Calories from protein affect your brain, your appetite control
center, so you are more satiated and satisfied.
Mark Hyman, M.D.
In today’s society, being on-the-go is in everyone’s daily routine. Whether it is flying out the door to get to work on time or running late to pick up the kids from school, we are frequently moving from one event to the next. This leaves little time to stop for a full, nutritious meal, meaning we easily turn to fast food. If we don’t have time for even fast food, we will turn to snacks.
When we enter a convenience store, we are bombarded with options. It can get quite overwhelming, and this typically leads to us choosing the wrong item. These items include cakes, cookies, chips, processed bars, and candy. All of these foods are packed with sugar, additives, and preservatives that can wreak havoc on the insulin, blood sugar, gut microbiome, as well as energy levels.
Top 4 Sources of Healthy Snacks
There are many ways to make the right snack choice on-the-go; it just takes a little more effort. Here is a list of snacks to choose for most on-the-go scenarios, as well as foods to stay away from.
Sources of Healthy Snacks to Satisfy the Munchies (Guilt-Free)
Here are the top 4 groups of healthy snacks to grab on-the-go:
High Protein Snacks
Protein helps us maintain metabolism and muscle mass throughout the day. Getting 15-30 grams of quality protein multiple times throughout the day is a great way to curb cravings, maintain energy, and maintain muscle.
- Animal protein options:
- Pre-sliced natural turkey, roast beef, and chicken (high in protein, no nitrates or nitrites)
- Low sugar beef jerky
- Tuna packets and salmon packets (wild caught if possible)
- Low sodium cheese sticks (if not lactose intolerant)
- Hard-boiled egg 2 pack
- Greek yogurt—No high fructose corn syrup
- Whey protein shake – Cenegenics® offers a whey protein sources from grass-fed, hormone-free dairy and is free of artificial colors, preservatives and sweeteners
- Vegetarian/vegan protein options:
- Roasted chick peas
- 3 bean salad (pre-made with vinegar and olive oil)
- Hummus (with vegetables)
- Vegan protein shake – Cenegenics® Pea & Rice Protein is a great option, additional suggestions can easily be made upon request
Low Glycemic Carbohydrates Protein Snacks
Carbohydrates provide necessary, long term energy to perform our most basic and most difficult daily life functions. Incorporating whole food carbohydrates throughout the day is a great way to minimize energy crashes.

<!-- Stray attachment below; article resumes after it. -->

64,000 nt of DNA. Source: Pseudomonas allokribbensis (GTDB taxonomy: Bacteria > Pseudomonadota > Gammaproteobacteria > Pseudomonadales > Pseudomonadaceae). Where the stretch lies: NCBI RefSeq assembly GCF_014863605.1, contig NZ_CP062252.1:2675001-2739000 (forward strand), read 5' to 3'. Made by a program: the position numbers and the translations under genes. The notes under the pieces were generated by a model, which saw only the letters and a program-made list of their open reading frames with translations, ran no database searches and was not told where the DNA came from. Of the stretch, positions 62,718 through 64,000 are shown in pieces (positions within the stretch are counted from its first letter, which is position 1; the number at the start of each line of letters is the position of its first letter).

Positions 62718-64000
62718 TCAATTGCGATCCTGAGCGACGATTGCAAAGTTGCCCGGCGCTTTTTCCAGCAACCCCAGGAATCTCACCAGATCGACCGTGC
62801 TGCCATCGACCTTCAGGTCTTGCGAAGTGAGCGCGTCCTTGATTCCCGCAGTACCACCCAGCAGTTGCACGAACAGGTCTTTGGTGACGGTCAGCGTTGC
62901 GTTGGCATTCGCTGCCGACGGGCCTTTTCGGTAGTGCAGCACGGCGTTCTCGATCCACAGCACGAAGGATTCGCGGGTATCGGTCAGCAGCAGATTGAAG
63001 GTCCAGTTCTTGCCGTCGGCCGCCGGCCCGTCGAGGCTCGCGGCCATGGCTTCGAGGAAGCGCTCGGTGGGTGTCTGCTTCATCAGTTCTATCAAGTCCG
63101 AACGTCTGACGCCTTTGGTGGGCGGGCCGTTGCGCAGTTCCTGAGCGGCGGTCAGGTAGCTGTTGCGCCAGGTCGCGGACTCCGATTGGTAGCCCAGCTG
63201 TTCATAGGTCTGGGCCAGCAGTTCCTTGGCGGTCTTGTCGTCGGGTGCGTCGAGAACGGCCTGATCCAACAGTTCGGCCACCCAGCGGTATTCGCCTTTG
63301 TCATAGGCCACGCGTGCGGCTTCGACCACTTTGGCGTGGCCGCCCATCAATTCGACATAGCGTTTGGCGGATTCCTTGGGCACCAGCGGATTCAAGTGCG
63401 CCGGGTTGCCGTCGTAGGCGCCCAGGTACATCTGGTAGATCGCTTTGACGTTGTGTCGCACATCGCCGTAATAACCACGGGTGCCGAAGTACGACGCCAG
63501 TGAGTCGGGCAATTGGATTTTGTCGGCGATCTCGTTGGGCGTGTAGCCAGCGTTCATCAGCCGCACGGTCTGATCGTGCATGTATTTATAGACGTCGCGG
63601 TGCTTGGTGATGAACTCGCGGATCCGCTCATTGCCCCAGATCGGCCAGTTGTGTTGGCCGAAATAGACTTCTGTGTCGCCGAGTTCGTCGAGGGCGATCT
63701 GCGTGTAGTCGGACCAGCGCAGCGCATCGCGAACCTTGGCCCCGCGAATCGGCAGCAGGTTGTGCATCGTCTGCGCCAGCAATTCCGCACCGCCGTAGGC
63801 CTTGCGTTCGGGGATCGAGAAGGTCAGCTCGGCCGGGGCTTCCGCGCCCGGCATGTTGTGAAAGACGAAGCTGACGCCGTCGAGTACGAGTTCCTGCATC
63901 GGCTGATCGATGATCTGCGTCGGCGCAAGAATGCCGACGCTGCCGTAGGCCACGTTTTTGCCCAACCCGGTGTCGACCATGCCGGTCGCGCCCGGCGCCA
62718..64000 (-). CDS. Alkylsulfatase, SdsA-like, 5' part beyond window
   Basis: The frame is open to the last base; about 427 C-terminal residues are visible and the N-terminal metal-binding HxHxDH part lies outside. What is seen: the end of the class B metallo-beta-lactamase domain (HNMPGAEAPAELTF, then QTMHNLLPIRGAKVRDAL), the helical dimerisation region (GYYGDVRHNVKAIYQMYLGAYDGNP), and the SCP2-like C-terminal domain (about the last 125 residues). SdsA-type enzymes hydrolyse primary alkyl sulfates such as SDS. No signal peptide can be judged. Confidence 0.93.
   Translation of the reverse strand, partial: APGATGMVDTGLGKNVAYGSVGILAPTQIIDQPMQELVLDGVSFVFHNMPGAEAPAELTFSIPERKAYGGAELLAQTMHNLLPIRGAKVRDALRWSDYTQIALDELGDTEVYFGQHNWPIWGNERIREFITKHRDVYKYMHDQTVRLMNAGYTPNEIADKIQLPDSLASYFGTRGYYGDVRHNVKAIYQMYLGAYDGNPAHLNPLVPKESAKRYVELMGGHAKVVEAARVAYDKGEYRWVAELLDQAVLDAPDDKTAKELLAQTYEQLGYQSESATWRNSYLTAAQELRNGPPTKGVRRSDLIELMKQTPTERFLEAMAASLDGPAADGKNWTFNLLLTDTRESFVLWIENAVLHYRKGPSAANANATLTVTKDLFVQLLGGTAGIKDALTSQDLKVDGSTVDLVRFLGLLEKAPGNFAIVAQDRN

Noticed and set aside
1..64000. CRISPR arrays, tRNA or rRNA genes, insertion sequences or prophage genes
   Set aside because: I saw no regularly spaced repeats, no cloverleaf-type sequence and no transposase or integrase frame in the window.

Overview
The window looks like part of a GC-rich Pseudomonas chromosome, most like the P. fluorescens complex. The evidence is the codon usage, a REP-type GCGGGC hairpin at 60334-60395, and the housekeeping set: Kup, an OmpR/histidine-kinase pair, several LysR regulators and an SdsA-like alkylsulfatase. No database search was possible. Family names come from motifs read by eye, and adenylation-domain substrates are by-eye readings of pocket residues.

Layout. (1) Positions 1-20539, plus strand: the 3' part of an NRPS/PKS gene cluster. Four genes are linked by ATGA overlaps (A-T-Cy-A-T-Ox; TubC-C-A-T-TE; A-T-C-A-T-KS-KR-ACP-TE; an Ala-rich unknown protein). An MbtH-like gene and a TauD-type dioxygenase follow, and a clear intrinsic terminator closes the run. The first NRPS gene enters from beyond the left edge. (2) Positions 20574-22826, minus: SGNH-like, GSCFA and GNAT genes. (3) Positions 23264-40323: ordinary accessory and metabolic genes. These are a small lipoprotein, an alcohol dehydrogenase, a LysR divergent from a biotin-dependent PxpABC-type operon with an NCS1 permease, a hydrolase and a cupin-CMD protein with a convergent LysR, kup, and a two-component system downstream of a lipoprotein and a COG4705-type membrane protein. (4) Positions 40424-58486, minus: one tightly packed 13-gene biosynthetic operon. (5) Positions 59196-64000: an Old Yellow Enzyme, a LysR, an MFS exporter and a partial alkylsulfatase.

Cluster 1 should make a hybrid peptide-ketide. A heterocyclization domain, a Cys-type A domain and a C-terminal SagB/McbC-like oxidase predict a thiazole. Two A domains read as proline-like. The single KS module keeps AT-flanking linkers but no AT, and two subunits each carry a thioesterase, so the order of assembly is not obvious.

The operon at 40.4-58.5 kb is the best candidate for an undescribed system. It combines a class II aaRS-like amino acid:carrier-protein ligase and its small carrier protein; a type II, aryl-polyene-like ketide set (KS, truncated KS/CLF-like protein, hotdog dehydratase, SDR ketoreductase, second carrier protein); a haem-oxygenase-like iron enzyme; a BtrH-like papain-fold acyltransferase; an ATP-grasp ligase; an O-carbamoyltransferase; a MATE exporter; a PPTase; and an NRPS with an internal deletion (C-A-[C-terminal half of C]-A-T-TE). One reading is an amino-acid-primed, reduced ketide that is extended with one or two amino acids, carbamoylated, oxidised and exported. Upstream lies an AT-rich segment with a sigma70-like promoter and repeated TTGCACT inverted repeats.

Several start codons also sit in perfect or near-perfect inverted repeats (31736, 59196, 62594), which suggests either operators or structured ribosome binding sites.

- Sources include:
- Whole fruit: Apples, peaches, berries, pears, oranges (fruits with skin have a higher fiber content)
- Fibrous vegetables: Broccoli, cauliflower, carrots, celery (great with hummus)
- Roasted chick peas
Healthy Fat Snack Choices
Healthy fats are necessary to maintaining cell health, immune function, temperature regulation, and satiety. Adding healthy fats to snacks can make snacking easy and healthy.
Always check serving size. Fats have the highest caloric content per gram, so be aware of what a serving is.
- Sources include:
- Nuts: Almonds, walnuts, pecans, cashews, pistachios
- Nut butters (natural nut butter, no sugar or syrups added)
- Dark chocolate (serving size!)
- When possible, combine your macronutrients when snacking
- Some examples include:
- 3 ounces natural turkey, 1 apple, 15 almonds
- Carrot sticks with 3 Tbsp. hummus
- Vegan protein shake with 1 Tbsp. natural peanut butter blended in
- Turkey rollup
- 2 slices turkey, 1 slice avocado, spinach, and some mustard
- Tuna salad made with guacamole
- 2 hard-boiled eggs and an orange
- GET CREATIVE: Keep combining foods from each category to keep it interesting!
Foods to Avoid for Weight Loss & Optimal Health
Top 4 Foods to Avoid For Weight Loss
These are groups that you should skip while shopping or looking for healthy snacks:
When searching for snacks, there are some things you should avoid at all times:
- These include:
- "Low fat options"
- These foods, typically found in crackers, bars, and other high carb products, are very high in sugar, which has replaced the fat
- Foods with any kind of syrup
- If you see the word syrup on the nutrition label, PUT IT BACK!
- These syrups are usually not natural and can spike insulin aggressively
- Processed junk foods